Louis Dega managed to smuggle thousands of francs into prison with him. He planned to use this money to bribe the guards and live a more comfortable life. But it only made him a target in the eyes of the other prisoners. They wanted to kill him and take his money for themselves. Henri Charriere offered to protect Dega in exchange for the money he needed to escape.

Dega and Papillon became best friends. Even though Dega did not have a life sentence, and he could have just behaved himself and waited to return to France after 15 years, he decided that he wanted to escape the prison, too, and start a new life in South America.

It’s Possible Navy Training Aided in the Incredible Prison Break of Papillon
Only two people ever escaped from Devil’s Island. Credit:

The Escape

Perhaps the only way Papillon was actually able to pull off his escape is that he never gave up trying, no matter how many obstacles came in his way. He treated his escape like it was a fact that would definitely happen. There was no “maybe”. His only options were to escape, or die trying. In total, Papillon tried escaping prison 9 different times.

Three years into his sentence, he built a makeshift boat together with other prisoners, and managed to get to the nearby Pigeon Island, which was a leper colony. He then moved on to another island off the Gulf of Maracaibo where he lived with tribal people who collected pearls for several years. He had not just one- but two wives in the tribe, and they were sisters. They had children together, and lived a very happy and peaceful existence.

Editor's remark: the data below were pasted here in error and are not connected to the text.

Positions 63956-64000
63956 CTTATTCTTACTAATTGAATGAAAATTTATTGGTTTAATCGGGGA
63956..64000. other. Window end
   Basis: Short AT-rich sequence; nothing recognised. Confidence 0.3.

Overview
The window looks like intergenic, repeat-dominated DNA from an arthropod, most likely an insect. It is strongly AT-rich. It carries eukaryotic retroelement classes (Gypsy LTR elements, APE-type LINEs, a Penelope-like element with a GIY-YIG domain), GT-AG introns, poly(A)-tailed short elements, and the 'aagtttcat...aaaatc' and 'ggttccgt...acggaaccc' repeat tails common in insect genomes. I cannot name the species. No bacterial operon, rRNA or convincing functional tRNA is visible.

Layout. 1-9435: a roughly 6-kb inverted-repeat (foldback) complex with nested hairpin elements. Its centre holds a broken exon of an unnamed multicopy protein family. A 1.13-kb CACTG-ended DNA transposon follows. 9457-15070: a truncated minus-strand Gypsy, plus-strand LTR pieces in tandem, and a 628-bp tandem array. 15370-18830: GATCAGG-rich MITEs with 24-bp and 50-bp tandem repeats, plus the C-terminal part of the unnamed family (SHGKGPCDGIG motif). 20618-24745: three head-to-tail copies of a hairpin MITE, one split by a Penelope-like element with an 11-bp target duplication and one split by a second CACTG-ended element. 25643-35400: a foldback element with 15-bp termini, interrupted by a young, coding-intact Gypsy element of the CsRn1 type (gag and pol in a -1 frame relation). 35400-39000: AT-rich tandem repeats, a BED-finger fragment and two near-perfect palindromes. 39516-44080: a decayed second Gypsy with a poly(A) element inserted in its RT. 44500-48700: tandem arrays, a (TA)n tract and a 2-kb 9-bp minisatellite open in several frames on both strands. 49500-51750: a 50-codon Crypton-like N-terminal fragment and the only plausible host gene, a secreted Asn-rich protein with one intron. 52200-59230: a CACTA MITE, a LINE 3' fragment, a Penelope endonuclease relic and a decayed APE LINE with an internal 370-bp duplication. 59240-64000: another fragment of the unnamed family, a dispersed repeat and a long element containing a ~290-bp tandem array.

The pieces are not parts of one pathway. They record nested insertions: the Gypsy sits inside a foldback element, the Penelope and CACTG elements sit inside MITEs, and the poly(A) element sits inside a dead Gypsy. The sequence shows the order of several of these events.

However, he eventually decided it was time to move on and rejoin civilization. He used the pearls he collected while living with the tribe. He was caught, and brought back to prison. The guards weren’t taking any chances, and put him in solitary confinement on Devil’s Island. The island had steep cliffs without any port where it would be possible to launch a boat. The waves were strong, and would carry anything crashing towards the cliffs. They were so confident that no one would ever escape Devil’s Island, there were not any guards living there to watch over the prisoners.

It’s Possible Navy Training Aided in the Incredible Prison Break of Papillon
Papillon demonstrating how he floating on top of a bag of coconuts to escape Devil’s Island. Credit: